Direct and Indirect Costs

Learning Outcomes

  • Differentiate between direct and indirect costs

Spool of threadProduct costs may be classified as either direct or indirect.

Direct costs are expenditures in a factory that can be specifically traced to a manufactured item and that becomes part of its overall cost.

Indirect costs are also incurred in a factory where production takes place, but they are more general and cannot be attributed to any specific product.

There are three broad categories of product costs associated with a manufactured item:

  1. Direct materials
  2. Direct labor cost
  3. Manufacturing overhead

Direct materials are raw materials that will be used to create finished goods. Their cost becomes part of the product that customers ultimately purchase.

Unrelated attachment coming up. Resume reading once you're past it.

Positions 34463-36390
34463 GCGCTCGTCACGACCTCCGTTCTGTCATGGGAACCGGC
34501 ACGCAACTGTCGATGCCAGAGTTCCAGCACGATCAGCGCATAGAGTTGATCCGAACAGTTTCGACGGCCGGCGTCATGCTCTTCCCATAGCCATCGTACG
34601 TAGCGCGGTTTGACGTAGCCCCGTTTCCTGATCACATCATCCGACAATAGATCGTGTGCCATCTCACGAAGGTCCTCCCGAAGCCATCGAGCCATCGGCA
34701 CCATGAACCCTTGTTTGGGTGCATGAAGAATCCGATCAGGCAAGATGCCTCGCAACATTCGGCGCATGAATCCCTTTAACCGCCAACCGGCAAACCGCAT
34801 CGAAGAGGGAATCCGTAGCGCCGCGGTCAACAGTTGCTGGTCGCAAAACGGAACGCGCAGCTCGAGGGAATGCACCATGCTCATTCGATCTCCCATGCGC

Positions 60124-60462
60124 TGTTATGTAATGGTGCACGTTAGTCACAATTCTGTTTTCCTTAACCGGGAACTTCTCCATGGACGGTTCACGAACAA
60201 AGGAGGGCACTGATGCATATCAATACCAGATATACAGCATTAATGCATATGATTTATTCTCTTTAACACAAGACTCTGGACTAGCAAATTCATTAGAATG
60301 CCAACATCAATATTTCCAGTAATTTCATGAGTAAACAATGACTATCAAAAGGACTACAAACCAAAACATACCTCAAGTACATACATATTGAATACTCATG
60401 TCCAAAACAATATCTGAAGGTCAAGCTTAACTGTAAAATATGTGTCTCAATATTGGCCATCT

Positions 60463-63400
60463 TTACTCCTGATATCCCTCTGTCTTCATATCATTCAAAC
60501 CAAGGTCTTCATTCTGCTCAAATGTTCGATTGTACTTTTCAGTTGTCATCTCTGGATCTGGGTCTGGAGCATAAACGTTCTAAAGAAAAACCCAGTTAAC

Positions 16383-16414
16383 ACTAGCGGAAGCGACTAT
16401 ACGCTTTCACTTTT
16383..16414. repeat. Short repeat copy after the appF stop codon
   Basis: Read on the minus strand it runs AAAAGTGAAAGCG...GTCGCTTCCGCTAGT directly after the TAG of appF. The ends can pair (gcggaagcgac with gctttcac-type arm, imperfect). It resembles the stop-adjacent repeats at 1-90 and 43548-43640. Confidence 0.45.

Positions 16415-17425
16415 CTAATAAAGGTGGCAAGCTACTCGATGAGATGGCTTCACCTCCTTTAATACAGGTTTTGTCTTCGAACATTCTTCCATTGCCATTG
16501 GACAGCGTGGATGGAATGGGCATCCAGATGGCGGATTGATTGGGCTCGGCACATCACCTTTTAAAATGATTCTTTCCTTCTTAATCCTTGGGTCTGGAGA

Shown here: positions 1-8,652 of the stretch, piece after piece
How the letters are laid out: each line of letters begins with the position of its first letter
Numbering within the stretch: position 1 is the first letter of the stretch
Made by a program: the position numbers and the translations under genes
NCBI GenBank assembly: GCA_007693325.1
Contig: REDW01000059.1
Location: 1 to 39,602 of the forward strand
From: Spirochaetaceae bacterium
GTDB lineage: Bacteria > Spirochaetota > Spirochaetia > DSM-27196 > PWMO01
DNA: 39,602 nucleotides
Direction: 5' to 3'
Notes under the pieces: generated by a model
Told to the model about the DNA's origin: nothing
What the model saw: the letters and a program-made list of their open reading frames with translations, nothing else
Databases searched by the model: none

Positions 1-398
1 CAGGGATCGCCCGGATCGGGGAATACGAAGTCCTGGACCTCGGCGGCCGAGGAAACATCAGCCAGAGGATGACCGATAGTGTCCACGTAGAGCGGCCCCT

Direct labor is the cost of hourly wages of production workers who assemble manufactured goods. These employees work on products that are sold to customers when finished.

Manufacturing overhead is an indirect cost and includes ANY expense in a factory that is not specifically traced to products that customers purchase. These may be general expenses, such as utilities, insurance, property taxes, depreciation, supplies, maintenance, supervisor salaries, and expired prepaid items. Therefore, manufacturing overhead includes materials or labor that do not directly become part of the product (such as parts and supplies used to repair a machine used in the manufacturing process).

In short, any cost that is incurred as part of manufacturing that is not direct materials or direct labor is manufacturing overhead.

Here is a short review of direct and indirect costs:

You can view the transcript for “Direct vs. Indirect Costs” here (opens in new window).

Let’s review your understanding of direct and indirect costs:

Practice Questions